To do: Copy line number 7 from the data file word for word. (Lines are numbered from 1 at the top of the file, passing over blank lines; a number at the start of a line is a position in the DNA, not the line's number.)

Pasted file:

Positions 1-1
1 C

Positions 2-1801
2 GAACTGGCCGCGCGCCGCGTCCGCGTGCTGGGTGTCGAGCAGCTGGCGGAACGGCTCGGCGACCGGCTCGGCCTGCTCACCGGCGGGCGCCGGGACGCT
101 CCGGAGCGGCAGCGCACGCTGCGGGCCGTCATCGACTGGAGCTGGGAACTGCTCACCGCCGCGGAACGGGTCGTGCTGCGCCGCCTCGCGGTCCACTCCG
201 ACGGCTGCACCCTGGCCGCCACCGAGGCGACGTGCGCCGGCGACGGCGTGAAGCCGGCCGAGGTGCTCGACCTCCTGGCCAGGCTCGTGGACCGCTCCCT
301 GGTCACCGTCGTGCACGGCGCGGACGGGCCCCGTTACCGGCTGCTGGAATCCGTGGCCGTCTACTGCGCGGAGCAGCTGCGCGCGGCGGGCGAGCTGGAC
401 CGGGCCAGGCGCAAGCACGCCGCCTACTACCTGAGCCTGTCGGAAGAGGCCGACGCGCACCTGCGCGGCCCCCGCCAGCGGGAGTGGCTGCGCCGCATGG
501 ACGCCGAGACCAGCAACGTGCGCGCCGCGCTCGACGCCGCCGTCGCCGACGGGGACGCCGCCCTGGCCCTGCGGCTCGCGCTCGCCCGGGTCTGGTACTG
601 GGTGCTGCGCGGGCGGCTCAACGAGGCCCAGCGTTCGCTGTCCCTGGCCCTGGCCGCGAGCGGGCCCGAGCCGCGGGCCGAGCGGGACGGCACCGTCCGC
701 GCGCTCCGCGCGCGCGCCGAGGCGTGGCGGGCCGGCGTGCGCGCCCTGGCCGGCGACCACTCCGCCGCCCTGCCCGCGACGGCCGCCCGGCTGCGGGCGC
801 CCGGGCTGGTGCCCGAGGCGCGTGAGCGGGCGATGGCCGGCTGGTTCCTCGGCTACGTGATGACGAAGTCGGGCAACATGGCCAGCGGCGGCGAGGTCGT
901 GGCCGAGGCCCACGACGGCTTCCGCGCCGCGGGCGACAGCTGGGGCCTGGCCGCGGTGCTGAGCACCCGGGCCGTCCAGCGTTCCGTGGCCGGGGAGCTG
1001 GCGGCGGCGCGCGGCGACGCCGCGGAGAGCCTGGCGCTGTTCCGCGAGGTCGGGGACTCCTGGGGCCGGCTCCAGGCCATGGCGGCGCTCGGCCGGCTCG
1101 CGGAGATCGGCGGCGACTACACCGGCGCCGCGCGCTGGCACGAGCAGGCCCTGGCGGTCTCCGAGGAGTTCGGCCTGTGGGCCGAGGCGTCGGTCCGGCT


301 GGTCACCGTCGTGCACGGCGCGGACGGGCCCCGTTACCGGCTGCTGGAATCCGTGGCCGTCTACTGCGCGGAGCAGCTGCGCGCGGCGGGCGAGCTGGAC